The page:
The pitchers posted a MLB-worst 5.36 ERA — and that was with having Verlander for all but the last month of the season — and were tied for the fourth-fewest strikeouts with 1,202. Unsurprisingly, with just 64 wins, the team’s 32 saves were tied for the third-fewest in the league. In 25 starts, Fulmer posted a 3.83 ERA with 114 strikeouts in 164.2 innings — and what worse for the rest of the rotation. Zimmermann posted a 6.08 ERA in 29 starts in which he struck out 103 batters in 160 innings. SP Matt Boyd posted a 5.27 ERA with 110 strikeouts in 135 innings. With the Astros, Fiers put up a 5.22 ERA in 29 games, including 28 starts, while striking out 146 batters in 153.1 innings. RP Shane Greene — who took over the closer’s job in August after the team traded RP Justin Wilson — ended up with 9 saves and a 2.66 ERA with 73 strikeouts in 67.2 innings over 71 games.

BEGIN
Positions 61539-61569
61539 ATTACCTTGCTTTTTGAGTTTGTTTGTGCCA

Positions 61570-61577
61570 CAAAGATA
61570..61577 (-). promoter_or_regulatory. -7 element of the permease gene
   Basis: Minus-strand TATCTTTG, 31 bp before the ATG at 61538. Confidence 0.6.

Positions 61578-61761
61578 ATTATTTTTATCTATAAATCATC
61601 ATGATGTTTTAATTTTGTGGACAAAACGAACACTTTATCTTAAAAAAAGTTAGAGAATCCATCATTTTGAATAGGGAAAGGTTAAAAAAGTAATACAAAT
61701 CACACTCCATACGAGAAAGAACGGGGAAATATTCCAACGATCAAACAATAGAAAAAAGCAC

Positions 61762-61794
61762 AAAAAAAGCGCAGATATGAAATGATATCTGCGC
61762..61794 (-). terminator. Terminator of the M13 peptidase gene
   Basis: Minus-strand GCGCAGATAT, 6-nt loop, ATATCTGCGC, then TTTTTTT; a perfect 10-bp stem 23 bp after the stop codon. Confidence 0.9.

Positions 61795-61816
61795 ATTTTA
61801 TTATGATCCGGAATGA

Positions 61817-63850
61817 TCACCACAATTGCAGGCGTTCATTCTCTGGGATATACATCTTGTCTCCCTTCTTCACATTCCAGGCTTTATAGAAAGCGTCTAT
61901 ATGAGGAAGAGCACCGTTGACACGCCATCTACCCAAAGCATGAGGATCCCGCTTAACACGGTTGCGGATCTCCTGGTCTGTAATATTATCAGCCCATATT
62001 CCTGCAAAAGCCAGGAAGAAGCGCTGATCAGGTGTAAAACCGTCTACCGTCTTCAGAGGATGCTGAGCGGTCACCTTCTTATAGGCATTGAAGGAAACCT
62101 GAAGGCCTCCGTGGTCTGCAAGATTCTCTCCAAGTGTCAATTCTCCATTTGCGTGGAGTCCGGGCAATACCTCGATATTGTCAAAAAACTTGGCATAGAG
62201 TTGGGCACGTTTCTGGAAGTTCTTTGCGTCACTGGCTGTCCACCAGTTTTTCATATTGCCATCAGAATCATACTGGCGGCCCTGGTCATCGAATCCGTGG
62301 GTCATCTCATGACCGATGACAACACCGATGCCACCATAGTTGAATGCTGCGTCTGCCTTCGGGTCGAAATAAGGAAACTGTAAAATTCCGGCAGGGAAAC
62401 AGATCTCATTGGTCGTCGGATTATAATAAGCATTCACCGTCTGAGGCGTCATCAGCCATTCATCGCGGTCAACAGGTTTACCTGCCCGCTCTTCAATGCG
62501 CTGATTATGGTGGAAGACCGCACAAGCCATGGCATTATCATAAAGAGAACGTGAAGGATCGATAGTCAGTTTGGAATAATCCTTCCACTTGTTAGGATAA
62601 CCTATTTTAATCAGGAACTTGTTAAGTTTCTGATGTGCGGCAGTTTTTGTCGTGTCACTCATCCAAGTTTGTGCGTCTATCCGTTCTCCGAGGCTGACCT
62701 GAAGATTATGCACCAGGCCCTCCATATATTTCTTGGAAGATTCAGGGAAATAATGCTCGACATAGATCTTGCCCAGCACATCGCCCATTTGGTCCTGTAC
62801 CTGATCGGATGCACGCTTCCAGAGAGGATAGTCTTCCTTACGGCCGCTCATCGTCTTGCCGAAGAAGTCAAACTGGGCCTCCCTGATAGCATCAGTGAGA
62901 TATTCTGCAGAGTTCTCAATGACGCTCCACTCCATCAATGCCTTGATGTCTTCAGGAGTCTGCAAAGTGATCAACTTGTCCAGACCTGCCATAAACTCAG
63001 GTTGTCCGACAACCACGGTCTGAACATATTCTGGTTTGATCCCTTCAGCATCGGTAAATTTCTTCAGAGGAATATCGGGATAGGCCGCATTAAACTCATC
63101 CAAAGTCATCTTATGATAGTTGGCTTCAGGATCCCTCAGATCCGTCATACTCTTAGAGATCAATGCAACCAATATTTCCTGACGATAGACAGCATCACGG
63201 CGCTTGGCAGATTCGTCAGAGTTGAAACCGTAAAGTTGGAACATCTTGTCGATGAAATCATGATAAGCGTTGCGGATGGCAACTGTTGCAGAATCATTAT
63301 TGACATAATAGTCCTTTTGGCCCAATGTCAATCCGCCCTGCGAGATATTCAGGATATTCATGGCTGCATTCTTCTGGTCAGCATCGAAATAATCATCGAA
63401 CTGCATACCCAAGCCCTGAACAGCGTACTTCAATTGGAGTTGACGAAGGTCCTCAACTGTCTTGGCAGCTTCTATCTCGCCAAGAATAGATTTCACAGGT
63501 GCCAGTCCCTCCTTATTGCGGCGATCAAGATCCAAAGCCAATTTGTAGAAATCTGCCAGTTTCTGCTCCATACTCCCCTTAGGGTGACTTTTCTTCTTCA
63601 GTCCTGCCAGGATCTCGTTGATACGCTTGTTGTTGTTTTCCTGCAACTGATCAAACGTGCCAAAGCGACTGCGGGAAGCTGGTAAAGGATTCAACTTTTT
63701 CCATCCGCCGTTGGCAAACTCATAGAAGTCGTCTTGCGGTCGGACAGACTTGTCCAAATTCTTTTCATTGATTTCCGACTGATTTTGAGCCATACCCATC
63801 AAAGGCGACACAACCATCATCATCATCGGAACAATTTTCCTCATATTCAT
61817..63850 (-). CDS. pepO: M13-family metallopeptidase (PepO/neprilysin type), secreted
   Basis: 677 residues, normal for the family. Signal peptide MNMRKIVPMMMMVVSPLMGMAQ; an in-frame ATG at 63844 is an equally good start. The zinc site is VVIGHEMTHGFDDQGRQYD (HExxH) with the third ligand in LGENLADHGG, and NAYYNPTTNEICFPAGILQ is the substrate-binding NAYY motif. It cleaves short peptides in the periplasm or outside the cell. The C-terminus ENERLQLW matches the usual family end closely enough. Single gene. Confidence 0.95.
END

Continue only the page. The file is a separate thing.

The trades the Tigers have made since July have been an indication that they are in the midst of a rebuilding process so fans shouldn’t expect much of an improvement over last year. This season should give them an idea of what their future offense may look like with young players like 2B Dixon Machado and 3B Jeimer Candelario expected to make the major-league roster out of spring training and get the starting jobs at their positions. The rotation, on the other hand, is made up of largely mediocre veterans without much upside at this point in their careers, with the exception of Fulmer and, to a lesser extent, Boyd, but they need to take their games to the next level if they want to help get the team out of the basement in the AL Central.

With the Indians and the Twins the best squads in the division, and the White Sox expected to be better this season, it won’t be easy for the Tigers to get many more than 64 wins they earned last season, so they’re likely going to experience their third last-place finish in the last four seasons, but there could be some promising signs for the team if the youngsters show some promising signs.